The freedom for all network…Blog Talk Radio, The Captain
Lisa Nadig, Michael Volpe & Doreen Ludwig discuss corruption in her “family” law case in Cook County Chicago
“Cyberbullying is defined as the posting of frightening, harassing, humiliating text or images on the internet, cell phones or other digital devices.”
Cyberbullying includes harassment, denigration, impersonation, trickery, and cyberstalking.”
An example of impersonination: “A fake, horrible e-mail is sent by an impersonator under your child’s name to others.”
Many mothers whose children were taken by an abusive father report that he continued the psychological abuse, by impersonating the child and sending her fake, horrible emails, as part of the ongoing campaign of cyberstalking & cyberbullying.
*Impersonating someone online is classified as Cyberstalking in Illinois, and a Class 4 Felony. “Cyberstalking is a Class 4 felony in Illinois. (720 Ill. Comp. Stat. § 5/12-7.5.) A person convicted of a Class 4 felony faces imprisonment of not less than one year and not more than three years, a fine of up to $25,000, or both. (730 Ill. Comp. Stat. § § 5/5-4.5-45, 5/5-4.5-50.)”
From Wikipedia: Cyberbullying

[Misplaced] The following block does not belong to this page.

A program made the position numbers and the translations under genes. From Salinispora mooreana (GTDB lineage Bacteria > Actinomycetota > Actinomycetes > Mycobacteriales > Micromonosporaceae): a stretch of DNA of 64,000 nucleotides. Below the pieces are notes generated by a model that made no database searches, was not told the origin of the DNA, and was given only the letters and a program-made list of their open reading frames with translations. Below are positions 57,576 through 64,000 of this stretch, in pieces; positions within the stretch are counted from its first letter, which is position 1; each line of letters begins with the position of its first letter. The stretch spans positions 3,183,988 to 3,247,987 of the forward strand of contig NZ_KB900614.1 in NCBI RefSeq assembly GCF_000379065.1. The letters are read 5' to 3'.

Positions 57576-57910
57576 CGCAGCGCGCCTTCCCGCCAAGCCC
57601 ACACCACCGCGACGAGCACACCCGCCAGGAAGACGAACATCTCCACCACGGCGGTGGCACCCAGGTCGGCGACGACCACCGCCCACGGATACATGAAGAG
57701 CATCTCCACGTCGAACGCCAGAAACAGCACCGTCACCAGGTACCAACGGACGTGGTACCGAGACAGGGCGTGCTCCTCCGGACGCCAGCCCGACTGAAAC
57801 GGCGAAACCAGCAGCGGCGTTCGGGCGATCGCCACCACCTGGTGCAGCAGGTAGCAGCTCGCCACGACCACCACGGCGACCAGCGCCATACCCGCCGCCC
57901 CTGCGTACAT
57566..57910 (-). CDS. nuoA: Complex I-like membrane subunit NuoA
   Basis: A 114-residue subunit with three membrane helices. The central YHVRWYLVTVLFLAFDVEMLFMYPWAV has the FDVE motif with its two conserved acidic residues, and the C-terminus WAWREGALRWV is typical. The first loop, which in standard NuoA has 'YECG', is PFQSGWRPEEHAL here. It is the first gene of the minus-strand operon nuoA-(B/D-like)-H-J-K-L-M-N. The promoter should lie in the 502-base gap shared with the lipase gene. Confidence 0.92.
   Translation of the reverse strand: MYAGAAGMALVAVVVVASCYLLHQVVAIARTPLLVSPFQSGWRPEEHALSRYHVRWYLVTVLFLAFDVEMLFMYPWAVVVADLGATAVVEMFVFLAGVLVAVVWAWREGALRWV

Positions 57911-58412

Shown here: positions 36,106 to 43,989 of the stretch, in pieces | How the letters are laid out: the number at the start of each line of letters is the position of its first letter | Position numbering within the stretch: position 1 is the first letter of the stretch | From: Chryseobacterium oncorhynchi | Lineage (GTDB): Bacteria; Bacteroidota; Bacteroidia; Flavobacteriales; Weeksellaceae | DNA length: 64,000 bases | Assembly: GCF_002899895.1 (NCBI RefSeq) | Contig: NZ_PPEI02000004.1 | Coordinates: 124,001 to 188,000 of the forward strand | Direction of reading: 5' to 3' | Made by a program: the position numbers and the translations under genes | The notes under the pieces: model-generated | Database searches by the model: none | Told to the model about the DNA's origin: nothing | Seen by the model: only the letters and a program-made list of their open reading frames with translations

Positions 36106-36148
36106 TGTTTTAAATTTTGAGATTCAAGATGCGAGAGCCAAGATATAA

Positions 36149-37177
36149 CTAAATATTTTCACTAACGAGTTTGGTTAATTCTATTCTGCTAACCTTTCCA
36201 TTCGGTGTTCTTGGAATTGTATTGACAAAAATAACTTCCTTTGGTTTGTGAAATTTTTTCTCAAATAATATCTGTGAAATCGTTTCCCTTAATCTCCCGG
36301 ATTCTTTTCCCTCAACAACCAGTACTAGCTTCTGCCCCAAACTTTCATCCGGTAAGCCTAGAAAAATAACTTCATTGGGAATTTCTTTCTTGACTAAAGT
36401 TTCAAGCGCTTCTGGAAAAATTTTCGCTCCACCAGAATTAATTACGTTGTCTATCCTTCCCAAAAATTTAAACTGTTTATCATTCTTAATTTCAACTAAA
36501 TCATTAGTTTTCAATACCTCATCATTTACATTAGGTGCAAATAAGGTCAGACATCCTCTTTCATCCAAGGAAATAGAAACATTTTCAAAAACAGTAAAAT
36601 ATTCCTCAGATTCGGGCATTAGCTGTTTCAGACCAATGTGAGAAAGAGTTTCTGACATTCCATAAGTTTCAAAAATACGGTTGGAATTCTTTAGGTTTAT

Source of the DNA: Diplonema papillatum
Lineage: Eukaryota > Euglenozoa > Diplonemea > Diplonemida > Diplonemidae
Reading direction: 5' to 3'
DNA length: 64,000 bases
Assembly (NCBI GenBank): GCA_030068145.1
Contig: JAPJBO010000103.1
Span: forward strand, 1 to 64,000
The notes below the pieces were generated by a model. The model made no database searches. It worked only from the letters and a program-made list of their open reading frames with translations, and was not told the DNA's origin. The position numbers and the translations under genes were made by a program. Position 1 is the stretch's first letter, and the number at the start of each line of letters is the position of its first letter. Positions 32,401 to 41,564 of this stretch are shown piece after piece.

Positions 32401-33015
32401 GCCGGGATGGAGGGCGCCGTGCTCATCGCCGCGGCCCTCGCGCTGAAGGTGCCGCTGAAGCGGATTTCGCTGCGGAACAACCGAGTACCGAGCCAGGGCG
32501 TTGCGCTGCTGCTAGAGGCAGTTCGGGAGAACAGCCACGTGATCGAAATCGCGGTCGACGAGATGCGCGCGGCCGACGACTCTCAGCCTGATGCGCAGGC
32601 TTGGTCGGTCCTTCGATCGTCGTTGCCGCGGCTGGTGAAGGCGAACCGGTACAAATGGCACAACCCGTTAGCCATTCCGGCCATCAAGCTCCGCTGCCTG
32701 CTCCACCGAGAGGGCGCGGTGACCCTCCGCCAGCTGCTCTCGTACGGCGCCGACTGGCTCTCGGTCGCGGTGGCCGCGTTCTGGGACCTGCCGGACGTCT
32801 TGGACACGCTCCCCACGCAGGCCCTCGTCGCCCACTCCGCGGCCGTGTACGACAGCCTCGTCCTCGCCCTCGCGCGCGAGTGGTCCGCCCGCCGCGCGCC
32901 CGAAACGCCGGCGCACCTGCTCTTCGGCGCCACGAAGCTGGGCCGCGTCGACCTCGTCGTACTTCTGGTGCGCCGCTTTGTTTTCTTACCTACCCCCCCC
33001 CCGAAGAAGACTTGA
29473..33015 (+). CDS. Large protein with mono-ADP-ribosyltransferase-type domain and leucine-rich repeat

“Cyberbullying is perpetrated through harassment, cyberstalking, denigration (sending or posting cruel rumors and falsehoods to damage reputation and friendships), impersonation, and exclusion (intentionally and cruelly excluding someone from an online group)“
“The US federal cyberstalking law is designed to prosecute people for using electronic means to repeatedly harass or threaten someone online. There are resources dedicated to assisting adult victims deal with cyberbullies legally and effectively. One of the steps recommended is to record everything and contact police.”
Center for Safe and Responsible Internet Use
NetSmartz411: Internet Safety Help Desk
“Your abuser will find another person who shines brightly. Your abuser will wow his New Light with loving actions, sweet words; your abuser will seem to the New Light like a gift from heaven. The New Light will probably be a lot like you…..The New Light is no better than you. Sure, you may feel defeated right now, but your light is on the mend. You are coming back into who you are and always were. But your abuser’s New Light is on the way to darkness.”
For decades, protective mothers have been complaining that family courts are tilted to favor abusive fathers and that they face corruption. Court officials have tended to respond defensively and dismissed the domestic violence victims as disgruntled litigants. Over the years an ever growing collection of research, media investigations and preventable tragedies have supported the mothers’ position, but in a form of confirmation bias, court officials have ignored inconvenient findings.